We spot a National Trust car park and property so we borrow the facilities and seek shade from the quirky old town hall – that’s not in a town. Odd.
We refuel then crack back on. Some pretty nondescript walking until we reach Thorness Bay.
A path running alongside the holiday park and a warning of mud.
A look at my map shows no alternative path and certainly no public access.
[Hindsight speaking: Trespass!]
By now the path truly churned up by the ultra runners. Sloppy, runny, deep mud is what remains of the entire path. The type of mud that would probably make us a fortune if we stripped to bikinis and wrestled in it, yet somehow we’ve got to walk though it.
There is nothing to help us pick our way through. All we can do is just walk and hope for the best. Or until your trainers get sucked off your feet (fresh socks dammit!) and as you try to wrestle them free, stuff starts falling out of your backpack as you slowly sink to below your ankles.
It’s safe to say I experience a complete sense of humour failure.
IoW Ultra Challenge – I bloody hate you. In all seriousness I feel there is more the event organisers could have done to prevent this happening, spoiling the area for locals and other visitors for their financial gain – not cool.
One fleeting moment of amusement though as we followed the footpath through the holiday park itself, as one terrified holiday maker could not disguise his horror at meeting my friend and I covered in mud. Not our fault buddy.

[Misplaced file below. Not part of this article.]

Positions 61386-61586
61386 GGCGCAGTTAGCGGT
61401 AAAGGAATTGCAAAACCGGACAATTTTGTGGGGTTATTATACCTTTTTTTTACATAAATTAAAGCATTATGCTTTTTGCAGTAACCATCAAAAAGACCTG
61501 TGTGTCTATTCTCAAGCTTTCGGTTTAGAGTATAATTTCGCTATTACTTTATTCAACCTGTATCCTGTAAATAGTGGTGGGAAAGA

The walk around the coast to Cowes admittedly nothing special. This was definitely the worst day of walking.
With rising temperatures we were thrilled to finally reach Cowes and the opportunity to ride on the floating bridge back to our bus stop.
As we board our bus after a long, gruelling day. We are hot, tired and fed up but then the lady who boards the bus behind us actually asks for ‘A ticket to Ryde.’ Maybe the heat has gone to my head but I crack up, completely lose the plot. It’s ok though, she don’t care. 😉
Day 4 The one with all the lycra
It’s not an optimistic start to the day. We’re both pretty knackered, I’ve had blisters since I started and after a miserable day of walking the day before, the 17 miles we need to cover to finish the island seems pretty unlikely. We decide we’ll start early as we plan to walk from our base in Ryde, and to just walk as far as we can and then jump on a bus to cheat our way to our finish point. 😁
Surprisingly though, we don’t.
With the cooler early morning temperatures and some pleasant coastline views we make good distance along the path. We receive many a hero’s welcome from people assuming we’ve been walking all night as part of the ultra event and need cheering along. (I blame the cider.)